What to do if a loved one with dementia goes missing
GREENVILLE, S.C. (FOX Carolina) - Six out of every ten people with dementia wander at least once, and many do it more than just that first time.
Mandy Haley never had to get law enforcement involved when her late husband Fred would wander off, but she remembers one time he did get lost.
“You would see things on the news about people wandering around and you’d think oh this isn’t going to happen to me. I’m not going to experience this, but then when it does oh the horror of not knowing where they might be,” she said.
While stopping someone with dementia or Alzheimer’s from ever wandering is highly unlikely, there are behaviors families can look out for.
“If you’re caring for someone with Alzheimer’s or another dementia look out for restless behavior. Returning from a walk or a drive later than expected if they’re still driving, as well as talking about going home even when they’re home,” explained Beth Sulkowski, with the SC Chapter of the Alzheimer’s Association.
Sulkowski says some ways to prepare your home are to put a black rug by the front door or store car keys somewhere out of sight among other methods.
But if that loved one does go missing for more than just a few minutes that’s when law enforcement steps in.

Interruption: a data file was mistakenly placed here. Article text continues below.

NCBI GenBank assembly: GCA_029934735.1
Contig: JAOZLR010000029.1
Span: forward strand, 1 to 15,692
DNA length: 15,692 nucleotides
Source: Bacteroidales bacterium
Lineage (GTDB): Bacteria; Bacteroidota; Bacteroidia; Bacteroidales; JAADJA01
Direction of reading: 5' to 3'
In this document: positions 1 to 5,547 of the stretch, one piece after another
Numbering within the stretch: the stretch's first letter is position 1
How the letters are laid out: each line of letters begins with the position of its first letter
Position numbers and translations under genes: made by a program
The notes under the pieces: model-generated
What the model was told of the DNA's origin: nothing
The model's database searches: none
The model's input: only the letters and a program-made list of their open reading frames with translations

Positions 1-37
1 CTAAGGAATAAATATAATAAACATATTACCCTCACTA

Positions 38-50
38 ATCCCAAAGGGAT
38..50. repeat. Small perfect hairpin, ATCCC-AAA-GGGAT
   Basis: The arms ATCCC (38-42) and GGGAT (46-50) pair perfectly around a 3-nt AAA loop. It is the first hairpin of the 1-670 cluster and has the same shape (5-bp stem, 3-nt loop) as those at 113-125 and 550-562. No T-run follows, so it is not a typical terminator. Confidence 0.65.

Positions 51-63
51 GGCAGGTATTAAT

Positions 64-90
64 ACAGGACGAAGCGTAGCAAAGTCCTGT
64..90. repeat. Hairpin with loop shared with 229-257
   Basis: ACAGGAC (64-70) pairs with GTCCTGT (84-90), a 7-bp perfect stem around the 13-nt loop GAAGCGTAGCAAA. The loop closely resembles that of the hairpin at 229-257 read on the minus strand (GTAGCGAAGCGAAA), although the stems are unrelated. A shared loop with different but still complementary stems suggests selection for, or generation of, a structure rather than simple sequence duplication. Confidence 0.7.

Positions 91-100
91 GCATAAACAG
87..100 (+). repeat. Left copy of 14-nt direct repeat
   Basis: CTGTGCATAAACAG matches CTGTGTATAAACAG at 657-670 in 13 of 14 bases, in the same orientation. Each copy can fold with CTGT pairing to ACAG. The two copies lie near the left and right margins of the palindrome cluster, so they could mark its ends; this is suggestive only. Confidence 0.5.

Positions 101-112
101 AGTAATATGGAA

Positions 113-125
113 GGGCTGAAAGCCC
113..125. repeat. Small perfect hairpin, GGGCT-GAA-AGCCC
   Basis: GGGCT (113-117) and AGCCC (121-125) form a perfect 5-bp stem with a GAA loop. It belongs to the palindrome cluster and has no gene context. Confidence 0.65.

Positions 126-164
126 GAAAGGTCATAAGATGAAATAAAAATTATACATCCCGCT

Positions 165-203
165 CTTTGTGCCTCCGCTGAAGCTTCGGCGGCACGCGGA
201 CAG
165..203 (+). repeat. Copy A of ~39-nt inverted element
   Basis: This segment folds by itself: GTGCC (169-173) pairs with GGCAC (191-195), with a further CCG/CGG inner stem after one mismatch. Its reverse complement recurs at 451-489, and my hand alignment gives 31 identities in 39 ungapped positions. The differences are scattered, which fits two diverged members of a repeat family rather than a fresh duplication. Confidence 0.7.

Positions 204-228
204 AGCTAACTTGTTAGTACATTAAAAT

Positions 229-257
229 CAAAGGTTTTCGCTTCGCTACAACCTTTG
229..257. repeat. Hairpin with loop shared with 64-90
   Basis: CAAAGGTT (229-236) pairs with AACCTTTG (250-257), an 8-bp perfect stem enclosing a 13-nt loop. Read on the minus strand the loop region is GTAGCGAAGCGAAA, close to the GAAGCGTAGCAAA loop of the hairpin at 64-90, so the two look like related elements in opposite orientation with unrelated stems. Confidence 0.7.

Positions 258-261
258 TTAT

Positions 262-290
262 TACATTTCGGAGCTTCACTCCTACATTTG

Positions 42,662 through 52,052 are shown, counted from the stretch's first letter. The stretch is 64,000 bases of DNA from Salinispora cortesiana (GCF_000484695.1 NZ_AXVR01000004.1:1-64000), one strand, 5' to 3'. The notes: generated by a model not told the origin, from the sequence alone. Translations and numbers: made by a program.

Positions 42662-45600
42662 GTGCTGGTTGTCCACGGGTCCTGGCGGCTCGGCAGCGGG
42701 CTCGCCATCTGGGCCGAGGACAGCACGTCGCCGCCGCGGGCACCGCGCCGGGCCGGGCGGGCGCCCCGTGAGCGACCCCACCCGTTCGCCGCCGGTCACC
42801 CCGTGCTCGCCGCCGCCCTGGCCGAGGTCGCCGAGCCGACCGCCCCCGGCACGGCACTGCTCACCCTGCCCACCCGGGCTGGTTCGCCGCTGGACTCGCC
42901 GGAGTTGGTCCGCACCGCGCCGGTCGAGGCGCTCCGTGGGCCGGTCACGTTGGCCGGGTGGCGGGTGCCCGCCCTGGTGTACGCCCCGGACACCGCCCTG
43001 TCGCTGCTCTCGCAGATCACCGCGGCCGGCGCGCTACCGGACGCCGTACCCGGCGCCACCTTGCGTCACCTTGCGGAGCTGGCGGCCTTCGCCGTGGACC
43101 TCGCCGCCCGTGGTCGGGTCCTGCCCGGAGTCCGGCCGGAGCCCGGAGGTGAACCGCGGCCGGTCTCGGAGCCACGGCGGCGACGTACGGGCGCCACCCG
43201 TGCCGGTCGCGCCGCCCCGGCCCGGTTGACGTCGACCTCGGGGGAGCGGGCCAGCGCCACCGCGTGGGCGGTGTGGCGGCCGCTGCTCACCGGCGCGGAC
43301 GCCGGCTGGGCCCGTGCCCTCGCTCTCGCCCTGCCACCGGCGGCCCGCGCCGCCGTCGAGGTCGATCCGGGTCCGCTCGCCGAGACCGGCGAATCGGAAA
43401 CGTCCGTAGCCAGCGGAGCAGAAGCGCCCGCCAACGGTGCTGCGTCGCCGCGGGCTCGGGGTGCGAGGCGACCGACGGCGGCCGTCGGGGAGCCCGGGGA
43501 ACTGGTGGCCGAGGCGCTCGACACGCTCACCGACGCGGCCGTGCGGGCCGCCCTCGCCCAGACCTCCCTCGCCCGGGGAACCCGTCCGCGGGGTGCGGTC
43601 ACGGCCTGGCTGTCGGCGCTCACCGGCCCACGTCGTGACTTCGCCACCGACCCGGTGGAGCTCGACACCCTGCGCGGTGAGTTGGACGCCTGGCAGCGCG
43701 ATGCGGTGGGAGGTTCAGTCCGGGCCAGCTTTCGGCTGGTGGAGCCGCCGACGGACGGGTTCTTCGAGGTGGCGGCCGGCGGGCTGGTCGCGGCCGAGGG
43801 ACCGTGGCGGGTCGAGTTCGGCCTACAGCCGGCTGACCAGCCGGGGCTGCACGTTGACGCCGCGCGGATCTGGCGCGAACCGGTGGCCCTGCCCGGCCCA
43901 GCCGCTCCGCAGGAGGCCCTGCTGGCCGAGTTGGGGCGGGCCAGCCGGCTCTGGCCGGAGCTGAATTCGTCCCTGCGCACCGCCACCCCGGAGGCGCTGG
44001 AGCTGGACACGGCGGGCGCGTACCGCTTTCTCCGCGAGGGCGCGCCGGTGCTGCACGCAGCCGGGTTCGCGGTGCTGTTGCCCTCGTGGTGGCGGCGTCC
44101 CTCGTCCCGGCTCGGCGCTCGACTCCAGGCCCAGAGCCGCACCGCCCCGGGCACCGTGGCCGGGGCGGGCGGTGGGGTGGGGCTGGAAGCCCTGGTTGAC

This year, more than a dozen people over the age of 60 have been reported missing to the Anderson County Sheriff’s Office.
“If they have any sort of medical history or medical concerns it’s automatically an endangered response,” said Anderson County Sheriff’s Office PIO Shale Remien.
The biggest help families can give those deputies and detectives searching for their loved one is as much information as possible. Like what they were last seen wearing, where they like to visit, what they have been talking about the last couple of days and more.
“That information, it might seem small to you but it could be very big as far as where they might be,” said Remien.
For more information on wandering, click here.
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